Advances in photovoltaic technology resulted in increased complexity of device calibration, largely being affected by
deviations of test spectrum from natural spectra. While the output spectrum of some solar simulators is adjustable,
generally only light intensity and module temperature can be varied. This is due to the light sources used in current
simulators. LEDs offer an additional degree of freedom, when using an appropriate combination of wavelengths. This
paper presents the advantages of this lighting technology for solar simulation and backs these up through results of the
prototype unit developed at the Centre for Renewable Energy Systems Technology.
The ability to keep LEDs stable for a long time and dim them with minimal changes in the spectrum allows generation of
a spectrum closely matched to AM1.5G standard test spectrum or indeed even realistic variations of the outdoor
spectrum. LEDs can be controlled very fast within microseconds or operated continuously, combining a steady state and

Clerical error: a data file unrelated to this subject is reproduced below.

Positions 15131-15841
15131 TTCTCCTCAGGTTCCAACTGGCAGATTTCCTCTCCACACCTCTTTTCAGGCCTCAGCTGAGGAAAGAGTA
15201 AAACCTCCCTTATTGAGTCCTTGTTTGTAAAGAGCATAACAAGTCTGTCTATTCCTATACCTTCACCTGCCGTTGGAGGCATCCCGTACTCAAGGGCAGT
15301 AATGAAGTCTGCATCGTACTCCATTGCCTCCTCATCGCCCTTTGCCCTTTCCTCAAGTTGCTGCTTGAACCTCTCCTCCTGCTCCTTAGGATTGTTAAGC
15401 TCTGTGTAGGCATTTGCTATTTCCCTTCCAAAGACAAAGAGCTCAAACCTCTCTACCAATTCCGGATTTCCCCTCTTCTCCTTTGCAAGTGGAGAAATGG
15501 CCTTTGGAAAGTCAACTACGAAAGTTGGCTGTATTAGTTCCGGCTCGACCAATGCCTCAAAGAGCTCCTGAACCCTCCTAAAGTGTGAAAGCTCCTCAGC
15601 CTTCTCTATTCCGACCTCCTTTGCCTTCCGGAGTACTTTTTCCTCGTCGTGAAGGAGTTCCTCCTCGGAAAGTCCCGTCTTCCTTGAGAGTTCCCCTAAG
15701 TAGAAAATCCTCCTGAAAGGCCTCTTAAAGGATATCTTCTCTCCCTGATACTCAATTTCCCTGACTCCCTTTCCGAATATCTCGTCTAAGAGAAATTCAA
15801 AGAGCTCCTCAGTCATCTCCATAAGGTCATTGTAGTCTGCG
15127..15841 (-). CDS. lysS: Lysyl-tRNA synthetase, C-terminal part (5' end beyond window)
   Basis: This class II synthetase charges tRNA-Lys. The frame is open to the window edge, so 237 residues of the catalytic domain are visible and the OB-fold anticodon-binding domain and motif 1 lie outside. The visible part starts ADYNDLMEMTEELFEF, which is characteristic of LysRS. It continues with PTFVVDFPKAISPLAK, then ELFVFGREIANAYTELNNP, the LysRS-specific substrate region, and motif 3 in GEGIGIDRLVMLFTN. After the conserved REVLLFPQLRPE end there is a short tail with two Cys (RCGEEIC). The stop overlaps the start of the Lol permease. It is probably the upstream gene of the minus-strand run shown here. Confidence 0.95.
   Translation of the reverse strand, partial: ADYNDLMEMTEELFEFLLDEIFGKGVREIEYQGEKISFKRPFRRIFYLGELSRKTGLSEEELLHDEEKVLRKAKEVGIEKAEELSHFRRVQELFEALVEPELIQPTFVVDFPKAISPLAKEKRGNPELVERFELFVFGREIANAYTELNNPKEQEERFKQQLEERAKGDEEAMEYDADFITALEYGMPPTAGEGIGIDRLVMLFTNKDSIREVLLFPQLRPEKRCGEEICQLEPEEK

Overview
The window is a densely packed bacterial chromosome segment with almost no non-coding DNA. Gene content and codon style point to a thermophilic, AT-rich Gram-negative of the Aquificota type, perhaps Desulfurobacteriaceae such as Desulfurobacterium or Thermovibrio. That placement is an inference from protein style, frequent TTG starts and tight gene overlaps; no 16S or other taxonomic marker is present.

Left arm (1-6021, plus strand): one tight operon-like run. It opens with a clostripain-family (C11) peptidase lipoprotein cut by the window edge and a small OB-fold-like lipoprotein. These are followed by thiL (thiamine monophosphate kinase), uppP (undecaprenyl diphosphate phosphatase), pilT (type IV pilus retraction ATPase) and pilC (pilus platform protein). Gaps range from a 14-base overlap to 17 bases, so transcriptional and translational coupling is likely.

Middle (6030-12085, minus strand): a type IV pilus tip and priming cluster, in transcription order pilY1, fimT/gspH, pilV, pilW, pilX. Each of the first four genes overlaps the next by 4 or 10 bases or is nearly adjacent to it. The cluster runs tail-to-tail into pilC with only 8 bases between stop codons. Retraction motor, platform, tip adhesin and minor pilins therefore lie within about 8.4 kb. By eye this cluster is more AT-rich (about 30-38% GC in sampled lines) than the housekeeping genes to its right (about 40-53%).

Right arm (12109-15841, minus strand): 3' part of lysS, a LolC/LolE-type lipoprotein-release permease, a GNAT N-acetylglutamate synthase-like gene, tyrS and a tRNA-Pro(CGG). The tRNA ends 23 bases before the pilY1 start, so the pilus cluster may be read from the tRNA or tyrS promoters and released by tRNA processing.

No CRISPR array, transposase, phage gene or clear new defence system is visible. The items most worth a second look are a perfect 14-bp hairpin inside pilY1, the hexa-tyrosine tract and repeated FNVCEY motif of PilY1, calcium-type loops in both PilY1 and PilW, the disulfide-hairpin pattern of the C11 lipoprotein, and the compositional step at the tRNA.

a flash solar simulator with additional functions such as variable flash frequencies and flash shape. Combined with the
life expectancy exceeding 50.000h, LEDs are a strong candidate for solar simulator light sources introducing a
significant improvement in calibration lifetime as well as significantly reduced running cost.
The usage of LEDs can enhance today's characteristic measurement functions and even opens possibilities to fully
characterise solar cells indoors within a much shorter time than is possible today, over a range of conditions previously
only available through outdoor characterisation.